ANDERSON: When we think of the Declaration of Independence, we think of the Creator having endowed us with rights to life and liberty. Thomas Jefferson noted that “the God who gave us life, gave us liberty at the same time.” I think the reason we see these two linked is that they are intrinsically linked — and have been since the founding of this country. So when we have the most stunning and far-reaching attack on religious liberty by the federal government in our history, it is no surprise that at the heart of that attack is an attack on the right to life. God gave us life and liberty at the same time. Our government has tried to remove both rights at the same time.
LOPEZ: Who’s to say what intrinsic evil is, by the way? Can we really talk in such a way when we don’t have a consensus on so many things that we did in the past?
ANDERSON: Is a lie intrinsically evil? I think we all know the answer. And down deep, we all know right from wrong. Americans also have a much greater consensus than people think on issue after issue. Part of the reason that people believe there is such division is that Washington, the media, and even most polling make it seem that we are divided. The Knights of Columbus have undertaken an extensive polling project in the past year, and what we found is really significant. Americans aren’t divided on many issues — including abortion, religious liberty, belief in God, ethical business practices, etc. There is an enormous consensus on these issues, but to find that consensus, sometimes polling has to give people the opportunity to say more than just “yes or no” on one issue. If you ask someone simply “are you pro-life or pro-choice?” and leave it at that, you are going to end up with a split answer. But ask people when they think abortion should be allowed, and suddenly you find that the idea that we should have abortion on demand at any point during a pregnancy is held by about 10 percent of the public. It’s not a mainstream position, even if some in politics and the media present it that way.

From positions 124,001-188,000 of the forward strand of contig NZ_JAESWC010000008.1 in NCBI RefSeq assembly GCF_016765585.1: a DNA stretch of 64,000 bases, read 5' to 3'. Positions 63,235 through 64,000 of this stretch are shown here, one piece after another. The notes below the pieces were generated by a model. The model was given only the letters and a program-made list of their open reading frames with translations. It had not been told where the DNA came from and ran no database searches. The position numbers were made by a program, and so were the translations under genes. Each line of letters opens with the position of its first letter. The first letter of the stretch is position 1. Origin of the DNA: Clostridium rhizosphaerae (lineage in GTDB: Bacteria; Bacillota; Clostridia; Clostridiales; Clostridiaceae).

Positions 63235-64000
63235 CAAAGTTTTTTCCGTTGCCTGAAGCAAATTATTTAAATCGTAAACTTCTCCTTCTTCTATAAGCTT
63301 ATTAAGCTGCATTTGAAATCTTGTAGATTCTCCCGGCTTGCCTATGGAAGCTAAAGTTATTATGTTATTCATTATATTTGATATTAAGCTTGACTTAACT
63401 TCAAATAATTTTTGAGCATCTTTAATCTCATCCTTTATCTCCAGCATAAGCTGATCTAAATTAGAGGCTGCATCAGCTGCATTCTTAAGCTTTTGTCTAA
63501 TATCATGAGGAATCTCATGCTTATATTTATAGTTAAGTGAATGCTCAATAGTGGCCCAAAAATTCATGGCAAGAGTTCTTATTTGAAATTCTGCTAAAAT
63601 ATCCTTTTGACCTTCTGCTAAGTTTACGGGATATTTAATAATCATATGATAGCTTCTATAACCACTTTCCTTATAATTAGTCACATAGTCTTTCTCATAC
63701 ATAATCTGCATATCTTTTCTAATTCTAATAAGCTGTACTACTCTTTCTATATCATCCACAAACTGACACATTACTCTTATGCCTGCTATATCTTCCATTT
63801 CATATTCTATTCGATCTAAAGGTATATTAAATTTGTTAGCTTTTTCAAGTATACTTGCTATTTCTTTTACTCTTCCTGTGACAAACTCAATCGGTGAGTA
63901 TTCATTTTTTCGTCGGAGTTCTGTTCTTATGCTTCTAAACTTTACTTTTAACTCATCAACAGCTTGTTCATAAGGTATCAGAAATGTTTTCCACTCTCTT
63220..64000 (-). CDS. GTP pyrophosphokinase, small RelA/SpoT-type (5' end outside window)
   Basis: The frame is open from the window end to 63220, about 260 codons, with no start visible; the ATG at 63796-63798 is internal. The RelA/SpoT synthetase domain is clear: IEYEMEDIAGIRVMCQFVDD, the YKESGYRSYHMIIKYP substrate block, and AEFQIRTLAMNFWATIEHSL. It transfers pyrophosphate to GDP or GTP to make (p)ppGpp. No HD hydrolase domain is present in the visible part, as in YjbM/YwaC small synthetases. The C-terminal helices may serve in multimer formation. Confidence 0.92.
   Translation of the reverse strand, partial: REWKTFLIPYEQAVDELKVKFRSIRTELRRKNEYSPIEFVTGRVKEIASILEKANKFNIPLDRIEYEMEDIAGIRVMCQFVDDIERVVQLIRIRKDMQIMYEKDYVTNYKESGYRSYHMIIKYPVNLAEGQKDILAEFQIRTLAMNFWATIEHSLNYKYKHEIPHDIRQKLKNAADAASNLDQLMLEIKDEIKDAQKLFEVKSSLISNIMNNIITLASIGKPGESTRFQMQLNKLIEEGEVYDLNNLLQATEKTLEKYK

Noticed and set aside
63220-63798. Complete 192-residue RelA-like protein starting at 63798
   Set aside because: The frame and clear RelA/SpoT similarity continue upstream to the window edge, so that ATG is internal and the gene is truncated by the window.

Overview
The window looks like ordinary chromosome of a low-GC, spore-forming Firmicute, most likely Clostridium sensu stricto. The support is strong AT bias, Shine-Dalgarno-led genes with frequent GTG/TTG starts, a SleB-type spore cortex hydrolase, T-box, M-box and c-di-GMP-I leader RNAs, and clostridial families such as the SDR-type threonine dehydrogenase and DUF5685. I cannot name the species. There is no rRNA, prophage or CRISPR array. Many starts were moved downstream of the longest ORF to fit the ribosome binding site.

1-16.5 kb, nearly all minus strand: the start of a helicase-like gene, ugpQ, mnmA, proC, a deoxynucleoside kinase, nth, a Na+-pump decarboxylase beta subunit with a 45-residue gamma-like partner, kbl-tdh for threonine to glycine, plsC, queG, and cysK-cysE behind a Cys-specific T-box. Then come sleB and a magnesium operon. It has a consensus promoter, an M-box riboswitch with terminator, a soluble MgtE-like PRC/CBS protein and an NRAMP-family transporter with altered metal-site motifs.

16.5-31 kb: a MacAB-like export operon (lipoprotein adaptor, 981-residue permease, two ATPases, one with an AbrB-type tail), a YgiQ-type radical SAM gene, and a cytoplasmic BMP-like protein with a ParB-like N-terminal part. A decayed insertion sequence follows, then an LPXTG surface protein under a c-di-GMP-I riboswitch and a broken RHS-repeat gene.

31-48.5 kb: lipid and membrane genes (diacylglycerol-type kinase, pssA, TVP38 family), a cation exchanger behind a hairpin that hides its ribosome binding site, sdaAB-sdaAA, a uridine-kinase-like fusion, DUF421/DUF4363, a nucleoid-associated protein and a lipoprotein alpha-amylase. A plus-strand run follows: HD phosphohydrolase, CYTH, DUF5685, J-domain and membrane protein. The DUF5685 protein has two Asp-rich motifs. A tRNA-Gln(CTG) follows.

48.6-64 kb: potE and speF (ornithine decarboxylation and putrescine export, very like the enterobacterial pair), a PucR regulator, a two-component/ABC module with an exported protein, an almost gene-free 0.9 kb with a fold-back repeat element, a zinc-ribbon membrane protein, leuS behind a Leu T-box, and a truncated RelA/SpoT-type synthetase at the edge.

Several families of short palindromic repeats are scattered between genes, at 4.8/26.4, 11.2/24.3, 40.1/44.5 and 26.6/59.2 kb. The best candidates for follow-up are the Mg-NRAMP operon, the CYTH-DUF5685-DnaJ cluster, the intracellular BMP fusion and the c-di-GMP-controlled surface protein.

LOPEZ: “As the Catholic population of this country increases . . . it is critical that these immigrants not feel that they must surrender their religious values at the border as the price of admission to the United States,” you write. Is it also a concern that because so many have come here from countries where religious liberty isn’t as valued as it has been here — where perhaps governments do things like issue regulations forcing individuals and churches to violate their consciences — that it’s harder to garner a marching-in-the-streets movement in response to this overreach?
ANDERSON: I think that people who come here from countries with a history of religious intolerance come here in no small part because of the freedom that America promises them. Faith is very important in many immigrant communities, and seeing their church at odds with their government may remind them of issues in their own homeland. I personally find it difficult to believe that people from a country without religious freedom, who come here and experience religious freedom, would suddenly be willing to give it up.